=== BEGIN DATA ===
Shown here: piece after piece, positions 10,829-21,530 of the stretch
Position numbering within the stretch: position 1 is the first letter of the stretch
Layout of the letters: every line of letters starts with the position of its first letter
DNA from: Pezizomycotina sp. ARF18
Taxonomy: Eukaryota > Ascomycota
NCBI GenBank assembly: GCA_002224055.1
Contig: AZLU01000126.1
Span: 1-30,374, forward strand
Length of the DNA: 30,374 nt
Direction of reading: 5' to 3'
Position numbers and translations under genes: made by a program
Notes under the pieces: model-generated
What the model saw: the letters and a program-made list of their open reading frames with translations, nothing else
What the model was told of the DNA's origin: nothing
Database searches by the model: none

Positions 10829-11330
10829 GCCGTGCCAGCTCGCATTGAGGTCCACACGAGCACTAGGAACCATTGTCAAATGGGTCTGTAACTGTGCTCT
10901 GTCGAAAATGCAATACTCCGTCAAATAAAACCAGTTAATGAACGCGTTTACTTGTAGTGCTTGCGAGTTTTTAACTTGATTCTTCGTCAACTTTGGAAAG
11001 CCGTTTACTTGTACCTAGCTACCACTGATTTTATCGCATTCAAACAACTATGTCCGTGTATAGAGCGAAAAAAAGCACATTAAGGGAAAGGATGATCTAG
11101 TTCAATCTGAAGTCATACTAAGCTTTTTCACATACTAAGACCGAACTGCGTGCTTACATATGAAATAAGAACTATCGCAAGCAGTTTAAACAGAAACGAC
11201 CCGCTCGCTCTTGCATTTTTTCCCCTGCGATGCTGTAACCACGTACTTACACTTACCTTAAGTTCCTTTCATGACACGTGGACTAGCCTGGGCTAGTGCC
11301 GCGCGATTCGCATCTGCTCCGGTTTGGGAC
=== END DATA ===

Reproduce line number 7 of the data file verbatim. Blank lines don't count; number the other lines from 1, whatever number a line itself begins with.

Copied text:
Contig: AZLU01000126.1